Monday, July 30, 2012
Best To Seek Help Early For Rotator Cuff Injury
While Thomas Avera’s rotator cuff injury was the result of a major accident, Dr. Paul Brady says many people may have a torn rotator cuff and never know it until it becomes so painful they seek help.
“In about 80 percent of rotator cuff tears, you can’t put your finger on when they happened,” said Brady. “It’s one of those things that can happen slowly over time, and a lot of patients wait until they can’t sleep, can’t comb their hair or whatever and they wait until the last minute to go to the doctor.”
In fact, Brady says torn rotator cuffsaren’t just something that a baseball pitcher or tennis player goes through – they are often the result of a repetitive motion over time.
“Sometimes, it’s just a lifetime of activity – wear and tear – or bone spurs can irritate the rotator cuff and weaken it,” he said. “In the natural aging process, all of our tendons get a little weaker over time. If we stay active, that process is much slower. So, the more active you are, the less weak your tendons are going to become. People who become very inactive, their tendons become almost brittle. Think of a nice fresh rubber band– you can hardly break it. But if you have one that sits in the drawer a long time and you pull it, it just crumbles. That’s an extreme example but it’s not far from the truth.”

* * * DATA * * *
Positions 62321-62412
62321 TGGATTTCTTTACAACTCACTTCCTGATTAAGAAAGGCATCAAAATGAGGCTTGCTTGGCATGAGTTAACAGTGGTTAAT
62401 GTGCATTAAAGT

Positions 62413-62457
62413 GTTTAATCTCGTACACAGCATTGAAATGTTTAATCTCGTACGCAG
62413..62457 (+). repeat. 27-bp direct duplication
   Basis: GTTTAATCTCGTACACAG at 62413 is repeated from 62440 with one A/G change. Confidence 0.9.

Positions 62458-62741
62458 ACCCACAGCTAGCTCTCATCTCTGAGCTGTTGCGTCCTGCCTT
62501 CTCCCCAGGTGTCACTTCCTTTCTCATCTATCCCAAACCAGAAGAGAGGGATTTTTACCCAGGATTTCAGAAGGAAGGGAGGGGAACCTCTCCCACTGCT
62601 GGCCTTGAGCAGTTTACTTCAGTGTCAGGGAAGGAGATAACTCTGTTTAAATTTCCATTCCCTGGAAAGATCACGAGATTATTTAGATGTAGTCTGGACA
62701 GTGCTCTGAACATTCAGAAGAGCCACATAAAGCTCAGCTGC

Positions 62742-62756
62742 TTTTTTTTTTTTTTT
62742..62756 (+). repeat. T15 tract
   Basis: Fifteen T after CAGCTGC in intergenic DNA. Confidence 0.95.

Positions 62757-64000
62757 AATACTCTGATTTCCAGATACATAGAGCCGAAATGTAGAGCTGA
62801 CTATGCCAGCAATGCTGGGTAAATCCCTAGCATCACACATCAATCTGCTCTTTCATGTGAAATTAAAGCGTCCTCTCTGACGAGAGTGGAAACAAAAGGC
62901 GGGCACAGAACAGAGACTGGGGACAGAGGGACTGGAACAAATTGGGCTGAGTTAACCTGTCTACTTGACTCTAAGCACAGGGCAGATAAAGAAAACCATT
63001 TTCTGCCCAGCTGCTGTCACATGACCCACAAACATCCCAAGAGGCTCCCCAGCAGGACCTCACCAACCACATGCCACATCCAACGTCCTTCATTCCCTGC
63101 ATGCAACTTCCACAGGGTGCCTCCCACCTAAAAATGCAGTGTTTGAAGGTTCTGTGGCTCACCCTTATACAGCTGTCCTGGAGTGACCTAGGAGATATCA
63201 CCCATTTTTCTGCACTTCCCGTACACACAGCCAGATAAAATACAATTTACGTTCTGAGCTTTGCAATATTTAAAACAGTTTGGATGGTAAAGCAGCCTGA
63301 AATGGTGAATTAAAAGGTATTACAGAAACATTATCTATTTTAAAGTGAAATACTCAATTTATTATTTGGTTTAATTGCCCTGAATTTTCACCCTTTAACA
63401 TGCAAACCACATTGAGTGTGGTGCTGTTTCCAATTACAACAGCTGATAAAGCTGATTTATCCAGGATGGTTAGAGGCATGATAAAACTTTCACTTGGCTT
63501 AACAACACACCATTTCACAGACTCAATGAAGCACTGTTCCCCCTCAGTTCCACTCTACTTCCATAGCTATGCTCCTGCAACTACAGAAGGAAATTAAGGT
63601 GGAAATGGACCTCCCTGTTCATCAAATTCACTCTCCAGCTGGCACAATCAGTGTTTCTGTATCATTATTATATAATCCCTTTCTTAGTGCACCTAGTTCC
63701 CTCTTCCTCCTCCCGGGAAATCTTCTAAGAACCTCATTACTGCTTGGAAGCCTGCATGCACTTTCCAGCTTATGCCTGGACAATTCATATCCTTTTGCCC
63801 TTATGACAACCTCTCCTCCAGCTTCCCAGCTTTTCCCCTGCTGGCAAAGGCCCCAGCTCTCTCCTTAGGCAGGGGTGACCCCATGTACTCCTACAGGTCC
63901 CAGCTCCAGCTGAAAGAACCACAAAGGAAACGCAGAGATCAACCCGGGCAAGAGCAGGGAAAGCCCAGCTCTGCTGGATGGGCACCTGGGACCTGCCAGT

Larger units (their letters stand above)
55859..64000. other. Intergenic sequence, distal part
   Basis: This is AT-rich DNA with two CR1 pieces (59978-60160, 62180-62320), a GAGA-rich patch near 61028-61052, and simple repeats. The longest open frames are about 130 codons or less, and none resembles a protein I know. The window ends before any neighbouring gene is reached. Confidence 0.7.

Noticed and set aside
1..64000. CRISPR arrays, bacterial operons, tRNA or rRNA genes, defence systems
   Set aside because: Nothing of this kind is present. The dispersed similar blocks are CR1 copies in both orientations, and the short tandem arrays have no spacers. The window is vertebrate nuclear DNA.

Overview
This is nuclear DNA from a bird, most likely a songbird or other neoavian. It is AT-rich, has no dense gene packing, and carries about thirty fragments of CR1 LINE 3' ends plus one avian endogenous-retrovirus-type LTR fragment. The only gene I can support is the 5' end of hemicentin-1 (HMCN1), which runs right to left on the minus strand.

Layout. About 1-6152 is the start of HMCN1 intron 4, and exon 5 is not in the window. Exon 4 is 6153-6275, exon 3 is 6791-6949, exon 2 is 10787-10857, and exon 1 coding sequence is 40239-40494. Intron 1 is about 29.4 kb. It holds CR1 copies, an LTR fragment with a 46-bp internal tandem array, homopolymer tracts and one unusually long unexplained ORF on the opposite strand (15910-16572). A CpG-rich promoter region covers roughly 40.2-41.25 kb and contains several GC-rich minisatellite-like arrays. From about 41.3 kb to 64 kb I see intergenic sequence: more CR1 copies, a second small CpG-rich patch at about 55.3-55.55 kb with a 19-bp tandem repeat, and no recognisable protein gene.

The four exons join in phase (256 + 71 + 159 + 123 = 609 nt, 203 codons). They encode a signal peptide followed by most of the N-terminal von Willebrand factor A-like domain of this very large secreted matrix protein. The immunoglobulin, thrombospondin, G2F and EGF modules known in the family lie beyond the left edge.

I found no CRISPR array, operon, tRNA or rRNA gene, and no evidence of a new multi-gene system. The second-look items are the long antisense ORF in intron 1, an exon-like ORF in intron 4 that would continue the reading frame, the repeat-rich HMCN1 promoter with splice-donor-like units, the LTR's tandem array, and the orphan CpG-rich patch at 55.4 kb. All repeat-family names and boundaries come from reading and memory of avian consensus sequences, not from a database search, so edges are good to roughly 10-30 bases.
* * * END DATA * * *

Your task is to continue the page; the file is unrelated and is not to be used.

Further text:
Another common cause of rotator cuff injuries, Brady says, are lawnmowers or other outdoor equipment that start with the pull of a rope.
“Particularly, if it ‘catches’ on them or if the rope breaks – those are two things I’ve seen in a bunch of patients,” said Brady. “They say, ‘As I was pulling it, the rope broke and my arm gave and I knew something happened.’ So, be careful starting your lawnmower.”
Brady says shoulder or arm pain, pain at night and pain with overhead activities are all signs that you may have a rotatorcuff injury. While those symptoms are also common in bursitis, Brady says people experiencing pain that lasts for more than three to four weeks and can’t be controlled with anti-inflammatory drugs such as Ibuprofen or Naproxen, should see a doctor.
“It would be nice if patients would seek treatment a little earlier because the literature is very clear – if you treat these things when the tear is early or when the tear is smaller, patients do better than if you wait a long time,” said Brady. “I guarantee you – if Mr. Avera had waited a long time, he would’ve not done well with arthroscopic surgery. He probably would’ve had to have a reverse shoulder replacement and even then, he wouldn’t have done as well as he did.”